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The Swamp Inside Us

Frog The Swamp Inside Us Lakelands Acupuncture Penticton"No, I'm not really thirsty, but I try to drink lots of water," is something that I hear all the time. I look at their nails; they're pale. They are cold, bloated, and may go to the toilet for a bowel movement three or four times a day. They often get stomach cramps before they go. In Chinese medicine, we call this a 'spleen deficient person with internal dampness'. These days it is one of the most prevalent conditions we see. Ironically few people consider it a problem until it is too late.

The Spleen and Dampness

To the Chinese practitioner, the spleen is that organ that is supposed to convert food from the stomach for nutritional use in the body. In function, it is more analogous to the pancreas and duodenum of modern day understanding. Anyway, to ancient Chinese, if effective, it takes the essence of this food and steams it up to the lungs. From here it is sent throughout the body mixed with the lung's air energy to form "Qi" or the basic energy of the body. This has a yang quality which is the moving and has a warming nature on the body's forces.

It also sends substance up to the Heart to help it make blood. We say that the blood needs the Qi to move it.  Also, without the blood, the Qi would not have matter or substance and could not be anchored. In Western Medicine, we say that the blood circulation and nerve innervation are always paired.

We perceive this spleen like a boiling pot that converts what is dynamic out of food and steam it up. It sends the rest downward to be further separated from its water; one part becoming fecal matter, the other part urine. This, of course, is the responsibility of the Large Intestine. By nature, it essentially must be warm and dry, as too much liquid would douse its fire and make it ineffective. If this happened it could not steam up the essence. In this case, we would not receive what is necessary to give us vitality would descend in a cold sludge.

The Damp Patient

Whenever I'm dealing with such a patient, I find that their lives reflect a familiar pattern. Of course, they don't come to see me about the signs of spleen Qi deficiency. To them, these signs seem so normal. They come in with complaints of low energy, weight gain, being cold, or aching in the joints. Most of the time I can see their condition even before I start to ask them questions.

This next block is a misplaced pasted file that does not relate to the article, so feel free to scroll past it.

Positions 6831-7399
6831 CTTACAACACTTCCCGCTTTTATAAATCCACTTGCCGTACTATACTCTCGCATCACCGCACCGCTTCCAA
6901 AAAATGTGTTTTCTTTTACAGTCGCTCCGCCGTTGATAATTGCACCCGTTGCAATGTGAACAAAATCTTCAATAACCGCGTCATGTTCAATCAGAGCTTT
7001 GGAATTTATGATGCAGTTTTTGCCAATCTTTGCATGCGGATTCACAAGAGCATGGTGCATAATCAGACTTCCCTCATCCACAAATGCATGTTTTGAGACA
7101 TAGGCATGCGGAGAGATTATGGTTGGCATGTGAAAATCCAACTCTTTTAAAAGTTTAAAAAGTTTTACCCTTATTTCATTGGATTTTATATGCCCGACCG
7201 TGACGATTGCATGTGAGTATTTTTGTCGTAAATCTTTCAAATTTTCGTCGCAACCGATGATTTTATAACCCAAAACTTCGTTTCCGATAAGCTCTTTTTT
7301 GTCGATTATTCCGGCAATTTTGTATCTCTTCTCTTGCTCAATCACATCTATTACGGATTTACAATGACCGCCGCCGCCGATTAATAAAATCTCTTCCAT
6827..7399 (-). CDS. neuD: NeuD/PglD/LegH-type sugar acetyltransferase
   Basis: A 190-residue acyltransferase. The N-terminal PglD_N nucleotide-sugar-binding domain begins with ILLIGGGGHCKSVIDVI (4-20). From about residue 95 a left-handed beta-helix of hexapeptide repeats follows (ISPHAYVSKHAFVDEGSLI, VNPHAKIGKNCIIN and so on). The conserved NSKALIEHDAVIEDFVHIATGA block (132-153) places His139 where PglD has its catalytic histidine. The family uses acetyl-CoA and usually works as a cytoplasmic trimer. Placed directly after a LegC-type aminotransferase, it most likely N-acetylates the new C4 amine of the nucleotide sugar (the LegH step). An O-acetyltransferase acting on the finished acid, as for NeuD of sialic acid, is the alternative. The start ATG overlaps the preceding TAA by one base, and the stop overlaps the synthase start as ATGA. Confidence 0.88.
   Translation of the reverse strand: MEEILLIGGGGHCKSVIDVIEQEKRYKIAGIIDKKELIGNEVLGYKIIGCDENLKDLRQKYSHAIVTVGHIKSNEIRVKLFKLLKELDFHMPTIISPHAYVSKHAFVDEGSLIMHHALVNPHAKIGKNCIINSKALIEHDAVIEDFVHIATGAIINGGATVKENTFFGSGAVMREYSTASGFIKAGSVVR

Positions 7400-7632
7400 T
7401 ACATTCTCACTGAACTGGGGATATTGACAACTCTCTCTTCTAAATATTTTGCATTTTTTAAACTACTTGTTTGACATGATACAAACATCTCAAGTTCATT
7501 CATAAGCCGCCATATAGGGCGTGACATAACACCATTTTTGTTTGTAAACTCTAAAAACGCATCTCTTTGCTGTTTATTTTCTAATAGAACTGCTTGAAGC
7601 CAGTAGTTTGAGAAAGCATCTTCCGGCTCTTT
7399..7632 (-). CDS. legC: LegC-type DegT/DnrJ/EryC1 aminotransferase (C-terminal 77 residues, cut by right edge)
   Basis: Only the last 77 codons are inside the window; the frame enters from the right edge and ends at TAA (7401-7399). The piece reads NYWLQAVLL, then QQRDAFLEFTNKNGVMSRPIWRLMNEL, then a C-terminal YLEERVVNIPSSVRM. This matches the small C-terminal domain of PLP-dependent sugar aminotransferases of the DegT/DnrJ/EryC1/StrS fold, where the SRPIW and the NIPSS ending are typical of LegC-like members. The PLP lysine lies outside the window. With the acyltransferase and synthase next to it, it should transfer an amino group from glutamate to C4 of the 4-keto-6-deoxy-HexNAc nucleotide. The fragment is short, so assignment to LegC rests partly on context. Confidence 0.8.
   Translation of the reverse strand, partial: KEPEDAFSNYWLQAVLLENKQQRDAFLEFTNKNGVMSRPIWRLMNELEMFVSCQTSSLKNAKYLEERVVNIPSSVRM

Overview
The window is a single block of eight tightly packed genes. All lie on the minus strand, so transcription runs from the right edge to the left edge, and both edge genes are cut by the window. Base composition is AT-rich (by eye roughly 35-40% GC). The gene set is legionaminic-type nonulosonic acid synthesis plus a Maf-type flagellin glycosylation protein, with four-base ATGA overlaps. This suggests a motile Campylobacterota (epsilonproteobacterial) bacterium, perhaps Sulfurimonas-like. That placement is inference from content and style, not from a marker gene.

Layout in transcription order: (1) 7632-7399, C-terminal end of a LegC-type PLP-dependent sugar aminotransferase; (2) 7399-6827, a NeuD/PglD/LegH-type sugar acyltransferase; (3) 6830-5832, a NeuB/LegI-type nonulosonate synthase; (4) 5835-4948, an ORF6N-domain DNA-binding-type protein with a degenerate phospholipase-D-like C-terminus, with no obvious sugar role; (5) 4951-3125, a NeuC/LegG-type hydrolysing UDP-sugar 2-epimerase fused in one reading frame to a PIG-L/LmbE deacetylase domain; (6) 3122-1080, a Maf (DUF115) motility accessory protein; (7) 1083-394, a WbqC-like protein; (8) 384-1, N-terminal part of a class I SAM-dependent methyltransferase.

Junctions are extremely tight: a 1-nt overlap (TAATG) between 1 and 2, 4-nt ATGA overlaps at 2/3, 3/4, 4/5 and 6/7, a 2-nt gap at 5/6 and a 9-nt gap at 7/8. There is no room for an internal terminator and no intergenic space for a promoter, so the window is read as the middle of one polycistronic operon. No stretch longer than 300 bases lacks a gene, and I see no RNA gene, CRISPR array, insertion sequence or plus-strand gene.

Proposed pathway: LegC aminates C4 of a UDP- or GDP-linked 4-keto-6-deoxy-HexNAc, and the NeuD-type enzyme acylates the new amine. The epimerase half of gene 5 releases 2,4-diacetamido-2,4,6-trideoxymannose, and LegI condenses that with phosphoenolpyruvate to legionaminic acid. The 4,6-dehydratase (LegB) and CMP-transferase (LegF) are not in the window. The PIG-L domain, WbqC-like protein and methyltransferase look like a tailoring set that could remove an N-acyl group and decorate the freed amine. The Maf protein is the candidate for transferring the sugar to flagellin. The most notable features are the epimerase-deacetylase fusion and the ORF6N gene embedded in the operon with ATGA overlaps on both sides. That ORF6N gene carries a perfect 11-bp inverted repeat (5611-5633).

I ask them about their bowel movements. "Good!" they say. " I go several times a day and it comes out very easily." We have the odd notion here that if it's not constipation, everything is A-okay. By delving further we come to find out that it is soft, fibrous, thin, and bordering on ongoing diarrhea. "How's your thirst?" I ask. "It's okay," they answer. "I'm not thirsty at all, but I try to drink 8 - 10 glasses of water a day." People become defensive because they know that too much thirst could indicate diabetes, called polydipsia.

However, a good thirst should be well regarded. A total lack of thirst means that you don't want any because you already have dampness inside you. This is not very good, as inner dampness is one of the most stagnating of elements. Water travels with good energy down a babbling brook until it hits a pond in the stream and then everything stops.

What This Swamp Does to Our Health

It's what this 'stopping' leads to that should concern you. This is what I call the 'swamp'. Heaviness or feeling heavy is one of the main complaints. The limbs feel heavy and a related headache feels as if a tight band was compressing the head. Dampness is also usually synonymous with coldness.  First, this is because energy can't circulate well to keep us warm.  Secondly because water is what we naturally use to cool anything. So when this person catches cold they are chilled. They have clear symptoms like a runny nose and watery eyes. They urinate more frequently when it’s cold and the urine is clear like water. In advanced cases, there is a recognizable rounded paleness in the person; as pale as snow or ice and as sluggish as it is when it melts.

It is Hard to Drain the Swamp

Dampness is not very easy to get rid of. When dampness has stagnated for a long time and the stagnation increases, it may even turn to heat. At this stage, we call it 'damp-heat'. These people get urinary infections, yeast infections, wicked headaches, nausea, and a characteristic "thirst without a desire to drink." This would mean that the mouth is dry all the time.  But because of the residual dampness inside them already, they have no desire for any real amount of water.

What Grows in the Swamp?

While neither of these conditions is fatal in themselves, the problems that spring from them can be very serious and debilitating. For instance, it is often a pre-diabetic condition. Water buildup is a step away from phlegm buildup, and with a lowered immunity, could be an invitation to pneumonia. Most ongoing cases become anemic and often soon become predisposed to hypothyroid conditions. Many people who feel exhausted and yet have a problem with high blood pressure, started here. Damp heat is a primary condition for growth to bladder and kidney infections, menstrual problems and prostate cancer. The list of possibilities is infinite.  You shouldn't wait for them to come to become more serious before you do something about the swamp lurking inside yourself.

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